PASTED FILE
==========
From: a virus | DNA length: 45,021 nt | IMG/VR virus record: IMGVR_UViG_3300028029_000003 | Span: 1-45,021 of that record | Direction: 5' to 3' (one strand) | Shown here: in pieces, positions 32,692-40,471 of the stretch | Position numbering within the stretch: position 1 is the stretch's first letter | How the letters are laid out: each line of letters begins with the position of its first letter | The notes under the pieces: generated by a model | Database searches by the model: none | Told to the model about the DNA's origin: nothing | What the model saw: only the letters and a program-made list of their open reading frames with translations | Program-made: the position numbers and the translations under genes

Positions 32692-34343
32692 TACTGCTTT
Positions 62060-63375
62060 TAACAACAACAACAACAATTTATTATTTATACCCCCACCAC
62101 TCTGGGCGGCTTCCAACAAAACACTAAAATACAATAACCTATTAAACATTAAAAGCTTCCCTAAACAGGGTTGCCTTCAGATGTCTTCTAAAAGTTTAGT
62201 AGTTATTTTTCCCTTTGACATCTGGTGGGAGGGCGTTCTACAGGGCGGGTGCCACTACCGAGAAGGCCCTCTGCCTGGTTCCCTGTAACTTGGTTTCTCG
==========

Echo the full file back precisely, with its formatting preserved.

From: a virus | DNA length: 45,021 nt | IMG/VR virus record: IMGVR_UViG_3300028029_000003 | Span: 1-45,021 of that record | Direction: 5' to 3' (one strand) | Shown here: in pieces, positions 32,692-40,471 of the stretch | Position numbering within the stretch: position 1 is the stretch's first letter | How the letters are laid out: each line of letters begins with the position of its first letter | The notes under the pieces: generated by a model | Database searches by the model: none | Told to the model about the DNA's origin: nothing | What the model saw: only the letters and a program-made list of their open reading frames with translations | Program-made: the position numbers and the translations under genes

Positions 32692-34343
32692 TACTGCTTT
Positions 62060-63375
62060 TAACAACAACAACAACAATTTATTATTTATACCCCCACCAC
62101 TCTGGGCGGCTTCCAACAAAACACTAAAATACAATAACCTATTAAACATTAAAAGCTTCCCTAAACAGGGTTGCCTTCAGATGTCTTCTAAAAGTTTAGT
62201 AGTTATTTTTCCCTTTGACATCTGGTGGGAGGGCGTTCTACAGGGCGGGTGCCACTACCGAGAAGGCCCTCTGCCTGGTTCCCTGTAACTTGGTTTCTCG